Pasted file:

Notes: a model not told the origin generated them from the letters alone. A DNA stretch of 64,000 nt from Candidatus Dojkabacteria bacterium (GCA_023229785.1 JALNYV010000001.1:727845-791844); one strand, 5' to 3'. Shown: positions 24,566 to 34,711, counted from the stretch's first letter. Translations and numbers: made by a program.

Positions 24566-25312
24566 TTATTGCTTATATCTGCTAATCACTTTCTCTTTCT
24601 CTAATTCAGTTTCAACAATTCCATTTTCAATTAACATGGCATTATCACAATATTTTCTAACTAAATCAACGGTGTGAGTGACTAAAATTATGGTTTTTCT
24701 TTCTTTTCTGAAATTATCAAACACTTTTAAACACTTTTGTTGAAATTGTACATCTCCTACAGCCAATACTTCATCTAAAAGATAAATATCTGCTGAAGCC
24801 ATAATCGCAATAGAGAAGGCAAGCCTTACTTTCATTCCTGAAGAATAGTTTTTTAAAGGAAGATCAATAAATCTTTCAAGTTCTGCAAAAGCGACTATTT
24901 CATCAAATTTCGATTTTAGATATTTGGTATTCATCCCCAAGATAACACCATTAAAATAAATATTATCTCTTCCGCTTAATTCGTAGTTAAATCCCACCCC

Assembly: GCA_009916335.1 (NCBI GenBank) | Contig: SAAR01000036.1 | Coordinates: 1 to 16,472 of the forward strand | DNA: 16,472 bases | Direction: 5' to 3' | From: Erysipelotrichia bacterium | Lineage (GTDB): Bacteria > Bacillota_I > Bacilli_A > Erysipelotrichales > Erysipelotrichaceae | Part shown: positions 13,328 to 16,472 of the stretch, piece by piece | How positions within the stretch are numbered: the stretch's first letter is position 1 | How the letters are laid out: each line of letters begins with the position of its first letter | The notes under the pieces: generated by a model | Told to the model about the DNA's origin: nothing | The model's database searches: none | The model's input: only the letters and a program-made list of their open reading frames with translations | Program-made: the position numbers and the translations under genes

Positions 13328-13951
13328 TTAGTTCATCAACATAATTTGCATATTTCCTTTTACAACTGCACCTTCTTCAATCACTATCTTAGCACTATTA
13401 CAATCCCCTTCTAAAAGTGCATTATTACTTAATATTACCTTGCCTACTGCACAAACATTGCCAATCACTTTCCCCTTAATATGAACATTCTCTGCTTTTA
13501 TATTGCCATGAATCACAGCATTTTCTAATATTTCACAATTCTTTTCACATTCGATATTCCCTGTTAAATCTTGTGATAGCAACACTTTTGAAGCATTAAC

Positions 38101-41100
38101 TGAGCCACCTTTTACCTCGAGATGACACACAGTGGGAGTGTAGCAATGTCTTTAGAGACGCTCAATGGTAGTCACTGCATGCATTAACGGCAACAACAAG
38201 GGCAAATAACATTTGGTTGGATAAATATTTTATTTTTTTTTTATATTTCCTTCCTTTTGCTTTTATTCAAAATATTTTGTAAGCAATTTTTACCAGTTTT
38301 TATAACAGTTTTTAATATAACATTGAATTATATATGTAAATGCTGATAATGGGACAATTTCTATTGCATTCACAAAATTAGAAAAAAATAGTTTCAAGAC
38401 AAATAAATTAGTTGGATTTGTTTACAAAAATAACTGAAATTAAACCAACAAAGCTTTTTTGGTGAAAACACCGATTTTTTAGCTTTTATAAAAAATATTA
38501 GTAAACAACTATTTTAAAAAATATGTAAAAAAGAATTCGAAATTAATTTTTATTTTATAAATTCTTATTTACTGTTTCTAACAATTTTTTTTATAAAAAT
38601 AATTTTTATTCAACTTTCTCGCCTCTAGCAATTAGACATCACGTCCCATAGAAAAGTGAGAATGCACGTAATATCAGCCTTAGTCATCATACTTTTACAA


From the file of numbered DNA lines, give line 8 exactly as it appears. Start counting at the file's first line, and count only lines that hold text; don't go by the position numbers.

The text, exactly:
Assembly: GCA_009916335.1 (NCBI GenBank) | Contig: SAAR01000036.1 | Coordinates: 1 to 16,472 of the forward strand | DNA: 16,472 bases | Direction: 5' to 3' | From: Erysipelotrichia bacterium | Lineage (GTDB): Bacteria > Bacillota_I > Bacilli_A > Erysipelotrichales > Erysipelotrichaceae | Part shown: positions 13,328 to 16,472 of the stretch, piece by piece | How positions within the stretch are numbered: the stretch's first letter is position 1 | How the letters are laid out: each line of letters begins with the position of its first letter | The notes under the pieces: generated by a model | Told to the model about the DNA's origin: nothing | The model's database searches: none | The model's input: only the letters and a program-made list of their open reading frames with translations | Program-made: the position numbers and the translations under genes